The real cost of imperial hubris is always borne by the victims

Now that the Taliban has swept back into power in Afghanistan with great rapidity, recriminations are pouring in with all the principal actors trying to avoid blame for the speed by shifting it to others. This is the normal aftermath of any debacle and the pattern is predictable. One target has been the intelligence services, blaming them for not knowing the strength of the Taliban. But the intelligences services like the CIA are experts at deflecting blame and they have produced background sources saying that they correctly predicted the rapid Taliban takeover but that the administration ignored their reports.

The problem is that decision-makers will usually ask their intelligence analysts to produce a range of scenarios ranging from the best case to the worst case and that would have been the case here too. The full range of outcomes is then evaluated by people up the chain of authority who decide which are the most likely, disregard the rest, and present a very limited set to the policy decision makers to choose a course of action. So whatever the outcomes, there will be people in the organization who can say that they correctly predicted it but that their predictions were ignored. So do not expect anyone in the intelligence services or the military to take the blame for any fiasco. The only meaningful information is to have the likelihood evaluation that was made by the analysts that was associated with each option.

But that would still be a sideshow. We know that neither the intelligence services nor the military ever pays a price for these fiascos. What this heated debate over whom to blame will obscure is that what the US did in Afghanistan, not to mention Iraq, Syria, Libya and elsewhere in the region, has been to cause massive death and destruction and instability and ruin the lives of millions of people. That is not primarily the fault of this or that agency. The problem lies much deeper. It is the consequence of the imperial mindset that permeates elite opinion in the US that thinks of the world as belonging to it and that it can submit to its will. In reality it cannot but it tries to maintain that illusion by self-delusion, lying, and hypocrisy until the whole flimsy structure eventually falls apart and the failure cannot be ignored.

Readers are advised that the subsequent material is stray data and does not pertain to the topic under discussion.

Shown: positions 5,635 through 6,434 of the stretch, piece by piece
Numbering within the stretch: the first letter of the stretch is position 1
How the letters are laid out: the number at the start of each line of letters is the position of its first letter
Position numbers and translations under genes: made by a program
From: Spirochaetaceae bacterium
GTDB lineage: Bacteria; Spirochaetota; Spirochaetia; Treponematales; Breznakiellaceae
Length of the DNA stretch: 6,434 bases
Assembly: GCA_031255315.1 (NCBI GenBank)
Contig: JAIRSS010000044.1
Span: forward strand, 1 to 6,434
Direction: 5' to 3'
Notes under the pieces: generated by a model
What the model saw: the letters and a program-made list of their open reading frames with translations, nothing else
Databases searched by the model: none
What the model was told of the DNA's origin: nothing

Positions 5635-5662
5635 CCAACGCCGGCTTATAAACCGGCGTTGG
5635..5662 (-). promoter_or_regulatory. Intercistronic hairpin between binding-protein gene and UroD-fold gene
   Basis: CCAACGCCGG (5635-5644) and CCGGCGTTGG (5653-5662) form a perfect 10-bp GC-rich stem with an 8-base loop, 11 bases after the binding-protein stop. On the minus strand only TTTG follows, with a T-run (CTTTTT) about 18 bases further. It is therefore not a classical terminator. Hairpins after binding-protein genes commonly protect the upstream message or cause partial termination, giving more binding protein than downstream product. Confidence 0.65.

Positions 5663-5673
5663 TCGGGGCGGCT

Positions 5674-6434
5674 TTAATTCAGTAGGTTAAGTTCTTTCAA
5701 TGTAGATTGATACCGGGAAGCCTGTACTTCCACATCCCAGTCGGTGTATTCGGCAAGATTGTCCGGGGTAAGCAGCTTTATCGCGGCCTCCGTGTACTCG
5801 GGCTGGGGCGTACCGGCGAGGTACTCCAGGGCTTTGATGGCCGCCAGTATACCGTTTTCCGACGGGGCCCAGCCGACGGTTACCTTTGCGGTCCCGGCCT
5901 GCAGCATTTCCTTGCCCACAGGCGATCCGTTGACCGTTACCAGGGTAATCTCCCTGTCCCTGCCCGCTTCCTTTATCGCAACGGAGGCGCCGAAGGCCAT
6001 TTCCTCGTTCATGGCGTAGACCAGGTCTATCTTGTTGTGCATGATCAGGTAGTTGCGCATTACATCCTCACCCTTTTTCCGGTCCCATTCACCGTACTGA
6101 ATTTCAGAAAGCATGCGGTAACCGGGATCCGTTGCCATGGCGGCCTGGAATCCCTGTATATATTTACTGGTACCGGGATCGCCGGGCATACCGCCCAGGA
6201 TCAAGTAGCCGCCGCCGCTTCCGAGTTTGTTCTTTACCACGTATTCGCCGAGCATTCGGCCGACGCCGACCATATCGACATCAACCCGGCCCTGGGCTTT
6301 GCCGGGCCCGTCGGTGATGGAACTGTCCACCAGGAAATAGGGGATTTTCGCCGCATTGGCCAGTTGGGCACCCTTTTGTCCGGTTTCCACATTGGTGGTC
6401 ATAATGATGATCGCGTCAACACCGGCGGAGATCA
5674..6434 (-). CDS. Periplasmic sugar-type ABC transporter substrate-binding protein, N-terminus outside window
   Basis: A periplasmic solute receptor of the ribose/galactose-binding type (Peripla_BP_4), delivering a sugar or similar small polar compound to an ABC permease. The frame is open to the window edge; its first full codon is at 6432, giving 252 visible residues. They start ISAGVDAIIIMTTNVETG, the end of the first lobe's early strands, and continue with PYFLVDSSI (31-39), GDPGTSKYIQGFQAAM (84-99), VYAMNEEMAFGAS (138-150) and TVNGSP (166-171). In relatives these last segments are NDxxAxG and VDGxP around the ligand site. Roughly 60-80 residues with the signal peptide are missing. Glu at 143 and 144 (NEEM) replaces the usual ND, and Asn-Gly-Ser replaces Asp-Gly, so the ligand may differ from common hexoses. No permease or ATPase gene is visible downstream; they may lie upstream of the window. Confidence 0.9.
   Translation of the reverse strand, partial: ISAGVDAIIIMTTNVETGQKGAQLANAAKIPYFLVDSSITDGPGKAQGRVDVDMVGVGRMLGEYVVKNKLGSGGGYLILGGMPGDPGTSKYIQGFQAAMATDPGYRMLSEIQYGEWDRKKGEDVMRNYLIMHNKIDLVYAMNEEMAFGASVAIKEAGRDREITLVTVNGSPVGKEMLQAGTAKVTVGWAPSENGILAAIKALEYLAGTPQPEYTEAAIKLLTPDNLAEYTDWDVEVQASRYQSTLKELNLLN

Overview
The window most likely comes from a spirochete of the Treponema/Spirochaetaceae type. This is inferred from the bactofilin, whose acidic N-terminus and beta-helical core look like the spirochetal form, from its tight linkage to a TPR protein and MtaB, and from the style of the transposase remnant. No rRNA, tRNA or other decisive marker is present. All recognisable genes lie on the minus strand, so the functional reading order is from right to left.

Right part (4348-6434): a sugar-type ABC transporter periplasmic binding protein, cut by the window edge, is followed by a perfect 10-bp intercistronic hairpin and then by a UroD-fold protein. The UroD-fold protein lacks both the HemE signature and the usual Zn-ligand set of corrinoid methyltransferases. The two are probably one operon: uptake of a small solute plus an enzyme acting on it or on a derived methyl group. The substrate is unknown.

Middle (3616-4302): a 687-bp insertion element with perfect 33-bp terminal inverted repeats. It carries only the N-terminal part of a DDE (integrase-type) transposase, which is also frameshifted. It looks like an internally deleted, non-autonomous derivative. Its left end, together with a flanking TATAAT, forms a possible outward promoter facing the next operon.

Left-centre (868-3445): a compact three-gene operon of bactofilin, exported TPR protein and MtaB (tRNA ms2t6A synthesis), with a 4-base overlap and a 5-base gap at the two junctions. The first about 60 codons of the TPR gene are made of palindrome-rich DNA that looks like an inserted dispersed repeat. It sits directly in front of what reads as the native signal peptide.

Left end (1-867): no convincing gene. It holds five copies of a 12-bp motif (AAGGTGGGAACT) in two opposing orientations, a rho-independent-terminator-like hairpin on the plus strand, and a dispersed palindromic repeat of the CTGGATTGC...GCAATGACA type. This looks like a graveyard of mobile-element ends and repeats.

As Gordon Adams writes:

In Afghanistan, American hubris – the United States’ capacity for self-delusion and official lying – has struck once again, as it has repeatedly for the last 60 years.

This weakness-masquerading-as-strength has repeatedly led the country into failed foreign interventions.

Three times now this country has been lied to and the media deluded as America marched stolidly over the cliff into failure.

Recriminations are flying back and forth – who lost Afghanistan is the latest version of who lost Vietnam, Iraq and, for those with long memories, all the way back to 1949 and “who lost China.” What America has lost is, I believe, the capacity to learn, to learn from history and from our own experience.

The fall of Kabul was inevitable. Washington, once again, deluded itself into thinking otherwise. The secretary of state said, “This is not Saigon.”

It is Saigon. It is Baghdad. It is Kabul.

It would be nice to think that the US has learned its lesson but we should not be sanguine. Imperial hubris is a powerful narcotic that produces grandiose delusions. The indelible lesson that was supposed to have been hammered home by the Vietnam experience was “Never get involved in a land war in Asia”. But we still had Afghanistan. So where is the next quagmire going to be? Which hapless country is going to be destroyed?